23. to achieve the Green New Deal goals and mobilization, a Green New Deal will require the following goals and projects—

  24. providing and leveraging, in a way that ensures that the public receives appropriate ownership stakes and returns on investment, adequate capital (including through community grants, public banks, and other public financing), technical expertise, supporting policies, and other forms of assistance to communities, organizations, Federal, State, and local government agencies, and businesses working on the Green New Deal mobilization;

  25. ensuring that the Federal Government takes into account the complete environmental and social costs and impacts of emissions through— (i) existing laws; (ii) new policies and programs; and (iii) ensuring that frontline and vulnerable communities shall not be adversely affected;

  26. providing resources, training, and high-quality education, including higher education, to all people of the United States, with a focus on frontline and vulnerable communities, so those communities may be full and equal participants in the Green New Deal mobilization;

  27. making public investments in the research and development of new clean and renewable energy technologies and industries;

  28. directing investments to spur economic development, deepen and diversify industry in local and regional economies, and build wealth and community ownership, while prioritizing high-quality job creation and economic, social, and environmental benefits in frontline and vulnerable communities that may otherwise struggle with the transition away from greenhouse gas intensive industries;

  29. ensuring the use of democratic and participatory processes that are inclusive of and led by frontline and vulnerable communities and workers to plan, implement, and administer the Green New Deal mobilization at the local level;

  30. ensuring that the Green New Deal mobilization creates high-quality union jobs that pay prevailing wages, hires local workers, offers training and advancement opportunities, and guarantees wage and benefit parity for workers affected by the transition;

  31. guaranteeing a job with a family-sustaining wage, adequate family and medical leave, paid vacations, and retirement security to all people of the United States;

  32. strengthening and protecting the right of all workers to organize, unionize, and collectively bargain free of coercion, intimidation, and harassment;

  33. strengthening and enforcing labor, workplace health and safety, antidiscrimination, and wage and hour standards across all employers, industries, and sectors;

  34. enacting and enforcing trade rules, procurement standards, and border adjustments with strong labor and environmental protections— (i) to stop the transfer of jobs and pollution overseas; and (ii) to grow domestic manufacturing in the United States;

  35. ensuring that public lands, waters, and oceans are protected and that eminent domain is not abused;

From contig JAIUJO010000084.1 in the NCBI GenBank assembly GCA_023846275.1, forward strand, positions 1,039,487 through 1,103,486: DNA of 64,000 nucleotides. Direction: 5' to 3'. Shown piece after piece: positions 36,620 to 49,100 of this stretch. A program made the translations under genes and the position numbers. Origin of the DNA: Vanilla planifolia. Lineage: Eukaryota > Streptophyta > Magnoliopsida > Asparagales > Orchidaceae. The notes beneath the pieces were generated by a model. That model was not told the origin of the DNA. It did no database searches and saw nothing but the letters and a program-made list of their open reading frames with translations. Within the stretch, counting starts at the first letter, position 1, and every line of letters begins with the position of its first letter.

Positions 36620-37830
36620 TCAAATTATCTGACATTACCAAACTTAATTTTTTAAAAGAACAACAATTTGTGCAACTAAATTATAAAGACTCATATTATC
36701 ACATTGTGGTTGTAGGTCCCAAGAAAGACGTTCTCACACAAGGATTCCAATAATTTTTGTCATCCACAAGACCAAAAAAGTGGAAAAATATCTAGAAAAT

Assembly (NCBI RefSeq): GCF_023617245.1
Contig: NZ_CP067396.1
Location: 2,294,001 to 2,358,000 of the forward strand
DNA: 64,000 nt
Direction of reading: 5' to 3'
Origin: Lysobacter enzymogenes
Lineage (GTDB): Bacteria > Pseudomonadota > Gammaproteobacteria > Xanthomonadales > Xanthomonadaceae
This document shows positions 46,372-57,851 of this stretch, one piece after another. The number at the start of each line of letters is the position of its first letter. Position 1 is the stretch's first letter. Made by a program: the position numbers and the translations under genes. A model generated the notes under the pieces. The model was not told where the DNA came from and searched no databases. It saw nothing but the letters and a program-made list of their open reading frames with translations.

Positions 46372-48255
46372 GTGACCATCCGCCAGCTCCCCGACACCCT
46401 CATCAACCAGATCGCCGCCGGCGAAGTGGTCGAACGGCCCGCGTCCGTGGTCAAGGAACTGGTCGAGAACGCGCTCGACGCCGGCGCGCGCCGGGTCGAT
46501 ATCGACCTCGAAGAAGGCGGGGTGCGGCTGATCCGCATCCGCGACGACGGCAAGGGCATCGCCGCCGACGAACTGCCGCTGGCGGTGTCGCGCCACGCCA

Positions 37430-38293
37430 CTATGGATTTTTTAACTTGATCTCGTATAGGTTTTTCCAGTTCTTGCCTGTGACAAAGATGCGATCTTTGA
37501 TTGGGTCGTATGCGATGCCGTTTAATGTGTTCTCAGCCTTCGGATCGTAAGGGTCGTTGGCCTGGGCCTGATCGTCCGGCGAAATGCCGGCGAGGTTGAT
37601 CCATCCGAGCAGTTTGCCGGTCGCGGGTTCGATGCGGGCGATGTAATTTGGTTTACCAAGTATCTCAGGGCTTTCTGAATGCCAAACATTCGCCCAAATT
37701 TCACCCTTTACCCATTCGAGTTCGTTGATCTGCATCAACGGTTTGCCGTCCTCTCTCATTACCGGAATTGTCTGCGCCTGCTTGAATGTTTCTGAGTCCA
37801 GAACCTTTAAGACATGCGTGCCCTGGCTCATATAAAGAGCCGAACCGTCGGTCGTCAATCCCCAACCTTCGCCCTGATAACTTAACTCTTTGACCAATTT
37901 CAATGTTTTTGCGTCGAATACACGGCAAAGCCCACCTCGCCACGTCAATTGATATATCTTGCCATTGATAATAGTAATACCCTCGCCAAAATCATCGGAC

36. obtaining the free, prior, and informed consent of indigenous people for all decisions that affect indigenous people and their traditional territories, honoring all treaties and agreements with indigenous people, and protecting and enforcing the sovereignty and land rights of indigenous people;

  37. ensuring a commercial environment where every businessperson is free from unfair competition and domination by domestic or international monopolies; and

  38. providing all people of the United States with— (i) high-quality health care; (ii) affordable, safe, and adequate housing; (iii) economic security; and (iv) access to clean water, clean air, healthy and affordable food, and nature.


Democratic Senator Ed Markey of Massachusetts, the co-architect of The Green New Deal, spoke to MSNBC's Joy Ann Reid about how the legislation will create millions of jobs in the green economy and save all of creation by engaging in massive job creation. The Deals calls for the United States to transition to 100 percent clean, renewable energy by 2030, and net zero global greenhouse gas emissions by 2050, upgrade all existing buildings for energy efficiency, overhaul transportation systems to reduce emissions, and create millions of jobs with family-sustaining wage. This is going to be a mission to save all of creation by engaging in massive job creation.

The green economy has already created 350,000 wind and solar jobs, just in the last 10 years. There are only 50,000 coal miners. The reason we have to do it is that the United Nations International Panel on Climate Change (IPCC) is reporting that climate impacts are accelerating faster than predicted a few short years ago. In the Fourth U.S. Climate Assessment all the scientists inside of the Trump administration federal agencies said the same thing. The only person who forgot to mention climate change was Donald Trump in his hour-and-twenty-minute State of the Union Address.